Bad biscuits and scary soup


We never really did deal with the soup question, did we? It was brought back to me yesterday when I was browsing the supermarket shelves, bit hungry after a swim so less discriminating – ie jaded – than usual, when I happened upon some own-brand fruit digestives. Yeah, you heard me, Fruit Digestives. What the…? WHAT? Digestives with currants in them? How can this be?

I’m hoping it was just low blood sugar post-swimmage, but I felt an unreasonable degree of what can only be called anxiety. Currants, I kept saying to myself, in a digestive? Or are they sultanas? Obviously I bought a packet and took it into work. There’s no way I’m tackling that sort of craziness without colleague backup.

Everyone else, which is to say the picture editor, was astonishingly sanguine about the whole thing. I can only assume he hadn’t really grasped the magnitude of the troublesome snack that he was attempting to open. Since he refused to open the packet by pulling the tag marked ‘pull’, preferring to pick painstakingly at the heavily glued ends (it’s ‘wrong’ to open by means of the tag, according to MentalMan), I feel I can safely disregard his attitude as unsound. Or perhaps he’s OCD, which would mean the mashup of dried fruit and classic biscuit should have pushed him over the edge. Perhaps it was so enormous, so fundamentally incomprehensible, that it had been rendered invisible to him as he pick-pick-picked at the packet.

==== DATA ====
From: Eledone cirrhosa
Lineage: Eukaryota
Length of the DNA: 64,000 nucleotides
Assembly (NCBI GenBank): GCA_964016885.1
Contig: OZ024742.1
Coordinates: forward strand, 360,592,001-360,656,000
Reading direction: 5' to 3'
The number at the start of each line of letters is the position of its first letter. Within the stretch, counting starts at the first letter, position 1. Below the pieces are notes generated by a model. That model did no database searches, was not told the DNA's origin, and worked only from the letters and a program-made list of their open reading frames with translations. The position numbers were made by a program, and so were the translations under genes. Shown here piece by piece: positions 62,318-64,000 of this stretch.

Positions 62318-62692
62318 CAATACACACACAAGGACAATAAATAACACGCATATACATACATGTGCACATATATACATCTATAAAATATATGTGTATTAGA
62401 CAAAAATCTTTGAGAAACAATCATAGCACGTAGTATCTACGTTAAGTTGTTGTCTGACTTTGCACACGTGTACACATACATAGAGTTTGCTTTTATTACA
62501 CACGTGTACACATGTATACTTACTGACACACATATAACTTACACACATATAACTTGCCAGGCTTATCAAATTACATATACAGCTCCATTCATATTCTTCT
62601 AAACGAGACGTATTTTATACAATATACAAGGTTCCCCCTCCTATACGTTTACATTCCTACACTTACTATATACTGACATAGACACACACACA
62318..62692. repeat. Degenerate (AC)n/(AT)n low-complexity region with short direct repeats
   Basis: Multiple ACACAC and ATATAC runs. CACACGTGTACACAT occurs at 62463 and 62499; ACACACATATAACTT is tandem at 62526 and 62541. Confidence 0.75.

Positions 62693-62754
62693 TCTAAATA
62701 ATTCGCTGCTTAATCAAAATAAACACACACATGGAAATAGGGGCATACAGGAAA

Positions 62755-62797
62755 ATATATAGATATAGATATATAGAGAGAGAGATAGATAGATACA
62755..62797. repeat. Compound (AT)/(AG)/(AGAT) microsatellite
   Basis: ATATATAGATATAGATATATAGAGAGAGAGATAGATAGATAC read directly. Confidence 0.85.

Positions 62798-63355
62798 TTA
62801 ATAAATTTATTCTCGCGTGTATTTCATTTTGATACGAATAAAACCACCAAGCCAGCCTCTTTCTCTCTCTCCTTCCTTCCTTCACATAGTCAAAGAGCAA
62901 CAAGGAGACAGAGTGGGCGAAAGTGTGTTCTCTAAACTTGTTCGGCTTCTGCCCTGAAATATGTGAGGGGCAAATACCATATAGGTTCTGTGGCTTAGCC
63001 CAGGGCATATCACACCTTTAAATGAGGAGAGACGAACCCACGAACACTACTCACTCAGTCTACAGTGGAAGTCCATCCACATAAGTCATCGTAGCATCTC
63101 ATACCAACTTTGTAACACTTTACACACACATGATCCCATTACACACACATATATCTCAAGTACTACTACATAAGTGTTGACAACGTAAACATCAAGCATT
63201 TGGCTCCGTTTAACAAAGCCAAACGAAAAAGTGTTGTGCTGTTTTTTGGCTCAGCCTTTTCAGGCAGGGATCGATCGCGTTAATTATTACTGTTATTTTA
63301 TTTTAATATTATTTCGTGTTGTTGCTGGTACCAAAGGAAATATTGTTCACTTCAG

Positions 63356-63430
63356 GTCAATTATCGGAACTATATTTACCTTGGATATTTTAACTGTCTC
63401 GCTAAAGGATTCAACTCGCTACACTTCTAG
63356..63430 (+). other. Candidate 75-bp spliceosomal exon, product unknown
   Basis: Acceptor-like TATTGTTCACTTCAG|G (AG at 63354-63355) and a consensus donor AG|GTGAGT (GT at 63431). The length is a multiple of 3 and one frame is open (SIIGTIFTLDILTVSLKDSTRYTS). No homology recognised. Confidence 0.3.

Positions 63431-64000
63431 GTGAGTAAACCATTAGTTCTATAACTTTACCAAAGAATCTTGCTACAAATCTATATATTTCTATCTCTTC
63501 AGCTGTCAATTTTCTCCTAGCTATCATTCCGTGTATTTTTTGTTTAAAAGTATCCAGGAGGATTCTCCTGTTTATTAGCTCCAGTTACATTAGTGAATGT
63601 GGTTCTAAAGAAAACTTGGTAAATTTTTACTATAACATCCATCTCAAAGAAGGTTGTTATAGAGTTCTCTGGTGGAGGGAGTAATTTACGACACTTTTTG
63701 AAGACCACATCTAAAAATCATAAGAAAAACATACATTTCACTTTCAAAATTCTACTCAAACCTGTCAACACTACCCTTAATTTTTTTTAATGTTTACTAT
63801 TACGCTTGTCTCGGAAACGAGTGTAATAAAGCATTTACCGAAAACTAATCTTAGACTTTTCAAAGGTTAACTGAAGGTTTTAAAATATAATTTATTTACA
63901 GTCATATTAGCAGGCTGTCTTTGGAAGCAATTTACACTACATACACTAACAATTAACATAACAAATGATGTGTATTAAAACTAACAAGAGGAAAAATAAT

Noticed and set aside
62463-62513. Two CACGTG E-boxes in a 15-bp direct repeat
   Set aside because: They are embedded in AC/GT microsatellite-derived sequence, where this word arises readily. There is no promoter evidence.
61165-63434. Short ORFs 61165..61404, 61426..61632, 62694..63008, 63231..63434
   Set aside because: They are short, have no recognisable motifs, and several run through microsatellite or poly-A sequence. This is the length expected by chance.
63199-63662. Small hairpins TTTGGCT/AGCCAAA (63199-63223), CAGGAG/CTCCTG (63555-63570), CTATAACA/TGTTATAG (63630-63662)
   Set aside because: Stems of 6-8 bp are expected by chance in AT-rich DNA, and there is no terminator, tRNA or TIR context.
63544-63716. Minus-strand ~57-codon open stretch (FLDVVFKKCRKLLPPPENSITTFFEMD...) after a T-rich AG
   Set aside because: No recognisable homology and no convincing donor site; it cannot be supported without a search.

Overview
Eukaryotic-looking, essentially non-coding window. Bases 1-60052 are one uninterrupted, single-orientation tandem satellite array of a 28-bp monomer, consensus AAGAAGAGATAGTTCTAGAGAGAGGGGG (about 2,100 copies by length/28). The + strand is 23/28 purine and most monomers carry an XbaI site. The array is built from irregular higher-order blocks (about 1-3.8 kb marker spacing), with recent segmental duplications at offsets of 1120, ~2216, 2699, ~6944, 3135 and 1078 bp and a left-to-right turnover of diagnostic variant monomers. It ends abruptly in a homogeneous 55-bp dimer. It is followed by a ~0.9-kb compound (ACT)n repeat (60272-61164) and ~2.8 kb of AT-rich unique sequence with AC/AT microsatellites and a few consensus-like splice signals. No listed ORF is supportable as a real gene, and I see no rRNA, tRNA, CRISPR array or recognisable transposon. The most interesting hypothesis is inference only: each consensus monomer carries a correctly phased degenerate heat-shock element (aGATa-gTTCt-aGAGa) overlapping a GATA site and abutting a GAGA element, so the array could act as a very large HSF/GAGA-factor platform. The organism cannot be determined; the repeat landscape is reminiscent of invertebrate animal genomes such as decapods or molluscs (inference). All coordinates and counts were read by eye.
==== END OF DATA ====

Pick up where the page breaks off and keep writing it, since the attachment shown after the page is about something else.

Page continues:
Which is where the soup comes in. I mentioned a while back that I’ve never understood soup. It’s wrong. It straddles categories in a way that, according to psychoanalytic literary theory, is frightening. Julie Kristeva, a French philosopher, in about the only comprehensible thing she ever said, observed that things that cross boundaries induce anxiety. Things that seem to take on the characteristics of something else, while still partially remaining themselves, are deeply unsettling – ‘uncanny’. Thus gothic/horror is scary to us because it features things that are dead but not dead (zombies), beautiful yet foul (hot lady vampires, if you’re Bram Stoker), human and animal mixed (Island of Dr Moreau), fleshy yet shape-shifty (werewolves), solid-looking but likely to disappear (ghosts). Follow my logic here: what the hell is soup? Is it a meal? Is it a drink? Mug or bowl? Starter? Main course? Hot? Cold? Lumpy? Clear? Bloody anxiety written all over it, that stuff. I have warily come round to it of late, but only because I have decided that it is a light lunch, served in a bowl with a hunk of bread, possibly some cheese; and that’s an end of it – I’m simply not going to acknowledge the dark corners of soup potentiality.

And what was the verdict, after Julius had taken 10 infuriating minutes to open the stupid packet? Well, in the rustly interim, we’d agreed that it was funny that Mr McVitie hadn’t already added them to his stable, if they were all that. And our hunch was correct. A disappointing biscuit, all in all. Bit dry, bit strange, bit interrupted. You’re much better off with a fruit shortcake, the ones with the scalloped edges and the sugar sprinkled on top. Now that’s a biscuit that me, Mr McVitie and Julie Kristeva could really get behind.


One Response to “Bad biscuits and scary soup”

  1. 1 luckyfiver

    Love it! I too enjoy a fruit shortcake but tend to veer more towards the crinkle crunch, good for a dunk but only briefly.

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